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Walt Disney Co.’s recently announced environmental goals to reduce its facilities’ emissions, waste, electricity and fuel use, and impact on water systems. But, given the number and size of those facilities–stores, parks, offices–operated by the company, are they feasible?

Surprisingly, many of them may well be, environmental experts say, as the company has chosen to focus on elements they can actually control, and given practicable short-term goals.

The environmental goals are part of the company’s 2008 Corporate Responsibility Report, which also discusses other issues such as charitable giving and workplace diversity. Created by an environmental council of senior Disney executives, they include the company’s first comprehensive greenhouse gas inventory. The report covers all of Disney’s facilities, including its theme parks–except for Tokyo Disneyland, which is neither owned nor operated by Disney–resorts, cruise ships, office buildings, and sound stages.

“While Disney has always been a leader in environmental stewardship, we are taking ambitious steps to help preserve our planet for future generations,” says Disney senior EVP and CFO Thomas O. Staggs, in the press release introducing the report.

The company has been an Energy Star partner for more than 10 years, and its Florida hotels have all received Florida Green Lodging Certification. The long-term environmental goals outlined in the report are: Zero waste; Zero net direct greenhouse gas emissions from fuels; the reduction of indirect greenhouse gas emissions from electricity consumption; net positive impact on ecosystems; minimizing water use and product imprint.

“It’s not comprehensive,” says Lauren Yarmuth, a principal of YRG Sustainability Consultants, New York City. “However, what they’re doing is very impressive.”

The idea of zero waste, though, might be astonishing to anyone who has visited a Disney theme park on a peak day. Millions of visitors generate trash. In 2006, Disney’s theme parks and resorts–again, with the exception of Tokyo Disneyland–generated 298,000 tons of trash, 170,000 tons of which were sent to landfills, the report said. A short-term goal is to decrease solid waste to landfill to 50% of the 2006 baseline level and increase percentage of purchases that include post-consumer recycled material by 2013.

“In terms of zero waste, it’s absolutely feasible,” Yarmuth says. “It’s a matter of the supply chain.”

Disney World in Florida has a major composting facility, and the real trick will be to encourage visitors to separate their trash even as they’re enjoying the resorts, ships, orparks.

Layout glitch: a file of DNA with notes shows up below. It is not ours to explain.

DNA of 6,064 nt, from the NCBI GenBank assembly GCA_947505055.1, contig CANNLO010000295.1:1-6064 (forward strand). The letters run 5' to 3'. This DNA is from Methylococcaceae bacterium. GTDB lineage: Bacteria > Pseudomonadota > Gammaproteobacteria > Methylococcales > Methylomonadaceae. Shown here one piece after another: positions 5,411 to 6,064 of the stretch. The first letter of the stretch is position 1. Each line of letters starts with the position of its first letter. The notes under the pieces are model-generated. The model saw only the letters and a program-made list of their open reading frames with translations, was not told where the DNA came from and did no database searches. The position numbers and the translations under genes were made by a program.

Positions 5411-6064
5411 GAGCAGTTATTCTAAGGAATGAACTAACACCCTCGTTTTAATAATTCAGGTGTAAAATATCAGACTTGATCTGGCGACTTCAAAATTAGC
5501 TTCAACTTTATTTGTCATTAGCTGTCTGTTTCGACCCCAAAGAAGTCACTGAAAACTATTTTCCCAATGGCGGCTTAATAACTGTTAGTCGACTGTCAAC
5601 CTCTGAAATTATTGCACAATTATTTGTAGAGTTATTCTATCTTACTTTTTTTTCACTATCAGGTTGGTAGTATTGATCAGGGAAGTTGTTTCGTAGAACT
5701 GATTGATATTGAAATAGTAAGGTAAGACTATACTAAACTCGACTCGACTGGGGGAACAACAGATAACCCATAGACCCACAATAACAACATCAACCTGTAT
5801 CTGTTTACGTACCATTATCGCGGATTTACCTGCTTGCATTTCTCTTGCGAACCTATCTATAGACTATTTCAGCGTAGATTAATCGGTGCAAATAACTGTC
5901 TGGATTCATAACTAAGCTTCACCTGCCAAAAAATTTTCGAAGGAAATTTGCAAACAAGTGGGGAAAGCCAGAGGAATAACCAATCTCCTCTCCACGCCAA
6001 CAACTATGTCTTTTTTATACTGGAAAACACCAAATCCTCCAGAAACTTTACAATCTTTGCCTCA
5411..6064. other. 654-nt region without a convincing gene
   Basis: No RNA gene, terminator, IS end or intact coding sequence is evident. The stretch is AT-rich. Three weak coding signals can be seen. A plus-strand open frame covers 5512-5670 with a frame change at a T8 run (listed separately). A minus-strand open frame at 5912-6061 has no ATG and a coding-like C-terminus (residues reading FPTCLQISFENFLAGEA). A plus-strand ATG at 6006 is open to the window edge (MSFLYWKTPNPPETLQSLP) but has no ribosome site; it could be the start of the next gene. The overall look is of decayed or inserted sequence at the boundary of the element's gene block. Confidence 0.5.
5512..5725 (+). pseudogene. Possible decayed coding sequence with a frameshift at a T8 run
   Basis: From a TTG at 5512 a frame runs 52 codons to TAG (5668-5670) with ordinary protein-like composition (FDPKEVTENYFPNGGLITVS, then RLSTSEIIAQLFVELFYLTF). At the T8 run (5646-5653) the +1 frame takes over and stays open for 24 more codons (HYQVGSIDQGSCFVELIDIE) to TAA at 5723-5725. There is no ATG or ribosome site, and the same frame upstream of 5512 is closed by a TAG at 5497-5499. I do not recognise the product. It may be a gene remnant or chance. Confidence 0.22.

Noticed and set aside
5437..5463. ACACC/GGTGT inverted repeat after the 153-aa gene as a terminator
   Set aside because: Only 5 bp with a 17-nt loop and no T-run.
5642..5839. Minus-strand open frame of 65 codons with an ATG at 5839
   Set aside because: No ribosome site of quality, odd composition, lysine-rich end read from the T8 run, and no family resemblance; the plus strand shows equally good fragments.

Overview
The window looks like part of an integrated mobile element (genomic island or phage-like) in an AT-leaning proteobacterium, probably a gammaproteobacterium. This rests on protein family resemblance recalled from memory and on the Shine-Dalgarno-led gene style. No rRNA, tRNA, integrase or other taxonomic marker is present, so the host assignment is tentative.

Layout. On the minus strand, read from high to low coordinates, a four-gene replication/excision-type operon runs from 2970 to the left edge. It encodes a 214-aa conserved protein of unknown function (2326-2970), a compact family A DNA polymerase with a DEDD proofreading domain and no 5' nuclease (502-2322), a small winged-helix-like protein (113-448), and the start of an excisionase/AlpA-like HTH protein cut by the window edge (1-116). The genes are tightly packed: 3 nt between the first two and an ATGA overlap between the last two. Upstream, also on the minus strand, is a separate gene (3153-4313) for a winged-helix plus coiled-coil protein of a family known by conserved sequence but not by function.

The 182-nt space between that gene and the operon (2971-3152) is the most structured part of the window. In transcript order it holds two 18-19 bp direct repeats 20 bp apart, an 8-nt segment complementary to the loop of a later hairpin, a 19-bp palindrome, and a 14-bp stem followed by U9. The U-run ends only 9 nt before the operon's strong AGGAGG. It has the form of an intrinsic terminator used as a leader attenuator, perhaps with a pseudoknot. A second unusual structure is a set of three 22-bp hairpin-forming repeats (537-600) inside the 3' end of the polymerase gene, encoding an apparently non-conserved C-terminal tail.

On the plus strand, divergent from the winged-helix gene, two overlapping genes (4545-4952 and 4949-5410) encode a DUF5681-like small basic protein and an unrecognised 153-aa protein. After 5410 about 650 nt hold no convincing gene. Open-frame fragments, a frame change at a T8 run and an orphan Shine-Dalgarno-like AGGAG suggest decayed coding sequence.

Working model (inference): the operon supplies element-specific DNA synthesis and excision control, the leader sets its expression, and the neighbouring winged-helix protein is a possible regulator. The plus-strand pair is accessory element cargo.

“It’s extremely regulated,” says Claire Woolley, a former environmental attorney in her native New Zealand, and now a vice president with Chicago-based tenant representation firm Howard Ecker + Co. Woolley has visited the Orlando compost facility. “Behind the scenes, it’s a tight ship.” It’s extremely important to note that Disney is only focusing on what it can directly control, Woolley added.

“The trick,” Yarmuth noted, “is where they buy cotton candy with packaging from the outside world.”

But much like Wal-Mart, Disney’s sheer size can influence vendors to produce greener materials. Last year, the company recommended that its branded plastic bags be made of recycled material and that paper bags be made from approved pulp.

Achieving zero-carbon emissions may be a bit more challenging.

“It’s kind of aspirational,” Woolley says. “But it’s not a bad thing. It’s kind of possible.”

In 2006, the company reported direct GHG emissions from fuel combustion and refrigerant leaks of 566,042 metric tons, indirect GHG emissions from electricity of 1.1 million metric tons, and 2 billion kilowatt hours of electricity.

Disney seeks to achieve 50% of its long-term goal for direct emissions from fuels through a combination of reductions, efficiencies and offsets by 2012, and to reduce electricity consumption in existing assets by 10% compared to 2006 by 2013. That may be more difficult, even the company acknowledges.

“Achieving zero net direct GHG emissions depends on the ability to reduce or eliminate consumption of carbon-based fuels such as natural gas, gasoline and diesel, and acquire or generate carbon offsets from projects. Alternative fuels, such as biodiesel, are currently available, but only in limited quantities and for limited applications,” the report said. “In the case of carbon offsets, there is no formal, governmental oversight or regulation of such efforts in the United States. Therefore, caution is required to choose credible partners to generate carbon offsets. Transparency and completeness in reporting are critical, as well as due diligence in selecting carbon offset programs.”

Financing will be required to create an integrated design approach that would maximize efficiencies, and the company would need to identify opportunities for self-generation on a much larger scale than ever before, the report added.

“They wouldn’t have put themselves out there with this kind of detail if they didn’t think they could do it,” Woolley says.

The keys, Woolley noted, are the specific median goals that can focus the company and give a sense of accomplishment. “It’s really important they’re making the effort,” Yarmuth says. “And it’s the right effort.”

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